Daybook.

Some administration: I have made statcounter summary counts public, added a privacy page, and will soon add a commenting page. The theme currently does not allow for extracts only. This means the page is long. I am adding google analytics.

The theme is now Twenty eleven light, with the correct licence up.

FInally, the lectionary is going up most days apart from other things. I do have sermon notes, and need to review and study them: that will end up being an occasional series.

Hardware News.

I’m using a five year old Mac Pro at work, and windows laptops with Manjaro and Fedora installed on them at home, which are older. I don’t want to spend a lot on laptops: I want one that I can travel with, abuse and when it dies I can get another one… though, to be fair, I don’t break these things.

The pinebook is a cool plinking laptop. You can play with it: I have one, and I’ve even managed to get NetBSD running on it, but you would not try to do anything serious on it. But the makers know this, and are making a more powerful device.

Current Pinebook, Pinetab, and Pinebook Pro (on right) From FOSDEM report, Pinebook.

We’ve heard you. Many of you want a high-performance 64-bit ARM laptop that is strictly designed with FOSS in mind and can be used as a day-to-day Linux laptop. Premium materials, great manufacture quality and performance. We’re making it happen this year.

Before I let you in on all the details of the Pinebook Pro, let me assure you of two things. Firstly, the current Allwinner A64-based 11.6″ Pinebook isn’t going anywhere and secondly, there will be an upgrade path for owners of the 14″ regular Pinebook to a ‘Pro-like’ Pinebook (we’re exploring an upgrade path for existing 11.6″ users too – stay tuned).

The current Pinebook was never meant to be a daily driver – that is to say, it was never meant to replace the laptop you use for work or school. It was meant for tinkering, for learning Linux or *BSD, for development on A64 or ARM in general, as a terminal, a hackable device on-the-go, etc., In my first post on the Pinebook forum titled about the Pinebook – what to expect, I wrote ‘ (…)if you are looking for a device to replace your current work or school laptop then perhaps it’s wise to look elsewhere’. This is not the case with the Pinebook Pro.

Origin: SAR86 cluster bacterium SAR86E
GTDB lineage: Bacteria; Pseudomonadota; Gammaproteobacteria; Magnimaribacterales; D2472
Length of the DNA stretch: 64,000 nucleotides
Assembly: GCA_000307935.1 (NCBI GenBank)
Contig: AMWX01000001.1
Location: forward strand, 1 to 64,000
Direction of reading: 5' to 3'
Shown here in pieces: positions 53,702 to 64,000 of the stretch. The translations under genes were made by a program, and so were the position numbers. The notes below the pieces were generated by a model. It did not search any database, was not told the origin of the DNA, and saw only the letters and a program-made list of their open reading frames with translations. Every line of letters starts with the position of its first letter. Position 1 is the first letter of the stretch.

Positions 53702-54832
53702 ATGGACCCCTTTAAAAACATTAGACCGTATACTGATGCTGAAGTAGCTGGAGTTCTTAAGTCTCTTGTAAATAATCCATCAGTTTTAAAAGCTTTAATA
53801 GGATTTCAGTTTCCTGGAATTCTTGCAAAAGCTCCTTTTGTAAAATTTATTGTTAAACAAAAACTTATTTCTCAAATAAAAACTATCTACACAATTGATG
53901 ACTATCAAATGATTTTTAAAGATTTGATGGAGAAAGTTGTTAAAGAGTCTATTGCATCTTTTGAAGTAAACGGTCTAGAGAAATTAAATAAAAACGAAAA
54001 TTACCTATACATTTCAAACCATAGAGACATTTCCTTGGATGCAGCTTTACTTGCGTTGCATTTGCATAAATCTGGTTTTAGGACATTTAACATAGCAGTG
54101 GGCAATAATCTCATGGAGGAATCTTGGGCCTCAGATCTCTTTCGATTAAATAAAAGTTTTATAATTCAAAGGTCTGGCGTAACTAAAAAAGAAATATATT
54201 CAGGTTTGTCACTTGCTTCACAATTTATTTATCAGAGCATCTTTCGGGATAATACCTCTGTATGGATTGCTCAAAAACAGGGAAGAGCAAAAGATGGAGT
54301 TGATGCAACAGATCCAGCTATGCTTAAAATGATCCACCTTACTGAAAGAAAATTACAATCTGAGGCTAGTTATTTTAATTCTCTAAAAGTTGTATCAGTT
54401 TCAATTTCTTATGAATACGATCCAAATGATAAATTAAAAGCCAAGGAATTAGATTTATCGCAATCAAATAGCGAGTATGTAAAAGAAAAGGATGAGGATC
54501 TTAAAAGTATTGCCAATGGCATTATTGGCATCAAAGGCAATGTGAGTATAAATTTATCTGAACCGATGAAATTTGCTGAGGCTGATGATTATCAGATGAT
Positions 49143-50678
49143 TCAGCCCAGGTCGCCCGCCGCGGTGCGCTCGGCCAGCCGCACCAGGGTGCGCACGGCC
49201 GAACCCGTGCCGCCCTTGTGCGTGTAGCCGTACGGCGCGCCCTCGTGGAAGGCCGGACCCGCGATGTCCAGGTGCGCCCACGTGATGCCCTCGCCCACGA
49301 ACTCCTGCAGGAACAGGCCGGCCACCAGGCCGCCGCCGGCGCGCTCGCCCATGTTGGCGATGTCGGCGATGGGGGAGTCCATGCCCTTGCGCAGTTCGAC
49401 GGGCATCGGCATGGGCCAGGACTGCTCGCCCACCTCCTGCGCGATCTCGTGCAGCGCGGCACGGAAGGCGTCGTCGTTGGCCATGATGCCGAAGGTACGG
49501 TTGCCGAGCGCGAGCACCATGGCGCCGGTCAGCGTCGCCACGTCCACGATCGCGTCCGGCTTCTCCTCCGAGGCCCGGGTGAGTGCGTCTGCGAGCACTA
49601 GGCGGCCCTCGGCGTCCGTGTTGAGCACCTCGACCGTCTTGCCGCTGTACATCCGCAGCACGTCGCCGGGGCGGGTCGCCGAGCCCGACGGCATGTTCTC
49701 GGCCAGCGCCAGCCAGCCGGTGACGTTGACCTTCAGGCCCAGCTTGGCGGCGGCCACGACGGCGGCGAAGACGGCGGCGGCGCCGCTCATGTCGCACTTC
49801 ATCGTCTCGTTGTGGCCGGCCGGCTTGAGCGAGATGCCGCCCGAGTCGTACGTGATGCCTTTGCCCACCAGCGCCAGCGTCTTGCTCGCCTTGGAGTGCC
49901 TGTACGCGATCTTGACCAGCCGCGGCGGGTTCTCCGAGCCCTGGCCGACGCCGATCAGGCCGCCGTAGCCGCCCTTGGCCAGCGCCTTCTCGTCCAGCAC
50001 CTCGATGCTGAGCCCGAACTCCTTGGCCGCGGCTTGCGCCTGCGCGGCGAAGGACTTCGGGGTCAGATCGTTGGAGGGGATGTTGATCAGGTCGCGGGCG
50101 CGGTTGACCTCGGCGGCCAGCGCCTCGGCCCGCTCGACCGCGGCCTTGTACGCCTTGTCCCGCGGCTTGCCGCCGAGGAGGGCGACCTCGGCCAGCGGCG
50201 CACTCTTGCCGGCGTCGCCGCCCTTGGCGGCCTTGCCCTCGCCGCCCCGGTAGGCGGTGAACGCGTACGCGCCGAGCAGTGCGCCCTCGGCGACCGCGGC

The Pinebook Pro is meant to deliver solid day-to-day Linux or *BSD experience and to be a compelling alternative to mid-ranged Chromebooks that people convert into Linux laptops. In contrast to most mid-ranged Chromebooks however, the Pinebook Pro comes with an IPS 1080p 14″ LCD panel, a premium magnesium alloy shell, 64/128GB of eMMC storage* (more on this later – see asterisk below), a 10,000 mAh capacity battery and the modularity / hackability that only an open source project can deliver – such as the unpopulated PCIe m.2 NVMe slot (an optional feature which requires an optional  adapter). The USB-C port on the Pinebook Pro, apart from being able to transmit data and charge the unit,  is also capable of digital video output …

FOSDEM report, Pinebook

Around the traps.

Bruce Charlton argues that much of academic work is unfree, and the only way to do really good work is unpaid. Matt Briggs dips is pen in acid and writes about the politicization of student evaluation forms. Fortunately, all too often these forms are electronic and not filled in… sloth and disinterest are our allies against the woke cadre of this time. From LInkedin, the most sensible advice I’ve found about coping.

Back to technical stuff.

On the commercial side, those of us who take photos and process them have to watch Apple. They are going full 64 bit. My workflow is Linux based — primarily Darktable. I can and do install 32 bit libraries if required. Most professionals use Apples, and that will cause problems.

The Australians are trying to block Huawei from the pacific cable because they are concerned they make spyware, but the same company is getting contracts for networks here. To be fair, their equipment works… if it is spyware (and I wonder, in my more anxious moments, about the holes the five eyes — US, UK, Austalia, Canada and NZ — have built into routers for years) then ensuring it works matters. As it does to Amazon, who apparently are listening to us via Alexa.

It’s not quite enough to make me unplug: but rough drafts and important things should be on paper. That may be able to be stolen, but it cannot be hacked. Admittedly, something like the boring phone might help.

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